Just then a Canaanite woman from that region came out and started shouting, “Have mercy on me, Lord, Son of David; my daughter is tormented by a demon.” But he did not answer her at all. And his disciples came and urged him, saying, “Send her away, for she keeps shouting after us.” He answered, “I was sent only to the lost sheep of the house of Israel.” But she came and knelt before him, saying, “Lord, help me.” He answered, “It is not fair to take the children’s food and throw it to the dogs.” She said, “Yes, Lord, yet even the dogs eat the crumbs that fall from their masters’ table.” Then Jesus answered her, “Woman, great is your faith! Let it be done for you as you wish.” And her daughter was healed instantly.
I have always seen this event where Jesus put this woman in a class with dogs always seemed so unlike a compassionate Lord. Yet, Jesus was human, and he asked this brash Canaanite woman if it was proper for a Jewish rabbi to give Jewish things to a gentile. In other words, is it proper to take the children’s food and give it to the dogs? Was this an offensive question? O yes, but probably not as offensive to her as it is to us. Since Jewish things were meant for Jewish people by Jewish religious standards, and non-Jews were not worthy of them, the metaphor is apt. We are offended today because we are hung up on our own inborn dignity and worth standards and generally not trained in those first century Jewish standards.
This woman’s reply however indicated that her appeal came from her faith and not from a desperate attempt to try just anything she might have heard about. When she said, “Even the dogs eat the children’s table scraps,” she showed that she was not just looking for a magic trick; she recognized Jesus’ standing and authority and the genuineness of His ministry, she admitted her own unworthiness to receive it, and she prevailed upon His grace. This is where God’s Grace in action overruled religious doctrine and tradition.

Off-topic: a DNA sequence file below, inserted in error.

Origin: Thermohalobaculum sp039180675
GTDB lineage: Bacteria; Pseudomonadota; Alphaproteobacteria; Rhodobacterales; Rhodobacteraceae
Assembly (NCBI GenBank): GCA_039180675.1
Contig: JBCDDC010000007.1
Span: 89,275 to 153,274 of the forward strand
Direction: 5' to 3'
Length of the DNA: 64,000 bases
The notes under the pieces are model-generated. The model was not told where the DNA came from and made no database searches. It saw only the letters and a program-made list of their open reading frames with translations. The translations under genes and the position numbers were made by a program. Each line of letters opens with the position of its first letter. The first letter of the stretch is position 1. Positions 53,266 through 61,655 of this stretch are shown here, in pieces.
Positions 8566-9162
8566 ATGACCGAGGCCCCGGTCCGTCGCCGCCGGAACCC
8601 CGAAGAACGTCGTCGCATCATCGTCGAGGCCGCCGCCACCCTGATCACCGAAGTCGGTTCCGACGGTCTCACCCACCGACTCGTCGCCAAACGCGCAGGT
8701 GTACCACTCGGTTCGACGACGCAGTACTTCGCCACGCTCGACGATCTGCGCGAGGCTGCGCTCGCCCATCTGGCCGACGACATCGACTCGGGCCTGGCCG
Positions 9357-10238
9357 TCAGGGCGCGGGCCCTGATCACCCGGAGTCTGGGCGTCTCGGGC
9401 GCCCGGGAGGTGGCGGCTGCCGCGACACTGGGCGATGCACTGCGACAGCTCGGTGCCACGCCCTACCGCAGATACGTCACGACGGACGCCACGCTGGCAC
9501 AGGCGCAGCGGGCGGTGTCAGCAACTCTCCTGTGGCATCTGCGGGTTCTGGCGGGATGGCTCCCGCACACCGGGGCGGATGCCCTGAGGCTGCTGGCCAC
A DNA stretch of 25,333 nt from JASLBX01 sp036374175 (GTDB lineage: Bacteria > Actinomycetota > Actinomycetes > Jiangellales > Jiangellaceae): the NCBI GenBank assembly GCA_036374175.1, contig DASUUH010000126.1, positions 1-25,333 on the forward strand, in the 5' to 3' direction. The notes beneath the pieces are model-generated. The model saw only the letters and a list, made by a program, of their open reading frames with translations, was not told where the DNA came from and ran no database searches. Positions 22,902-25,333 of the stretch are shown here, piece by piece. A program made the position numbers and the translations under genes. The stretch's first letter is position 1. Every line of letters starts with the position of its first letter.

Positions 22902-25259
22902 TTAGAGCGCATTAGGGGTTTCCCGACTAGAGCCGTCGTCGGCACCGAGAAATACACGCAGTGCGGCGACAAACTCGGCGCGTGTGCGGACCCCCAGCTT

Whatever you want to call it, chutzpah, gall, guts, boldness, or faith that this Canaanite woman demonstrated, she was on her knees in the dirt at Jesus’ feet not giving in to the cultural and religious teachings of the Jews. Her persistence at seeking healing for her daughter and believing in her heart that Jesus could heal her child cut through the religious argument that Jesus has been taught as a Rabbi, that Canaanites were evil and unsalvageable by God. There she was bowed down and begging Jesus for the life of her child and her total dependence on Him in faith unlocked Jesus’ heart. Dogs may live off of scraps, but Jesus did not give her scraps. He had compassion and healed her daughter of the demon at that moment.
I wonder about us today, we who have been raised in the church, and remained faithful to worshipping and serving God in the church.
- Have we allowed any religious traditions to prevent us from seeing how the power of God’s love reaches beyond any of our cultural or traditional religious boundaries?
- Are any of our religious practices or traditions preventing us from reaching out to those who see the church as biased or it’s people as hypocrites?
- Is it time to check our own religious practices for what may prevent others from knowing the healing grace of God?
- Do we need to change in some ways to offer the saving grace of God’s love for all people, not just those who might come occasionally to check us out on a Sunday morning?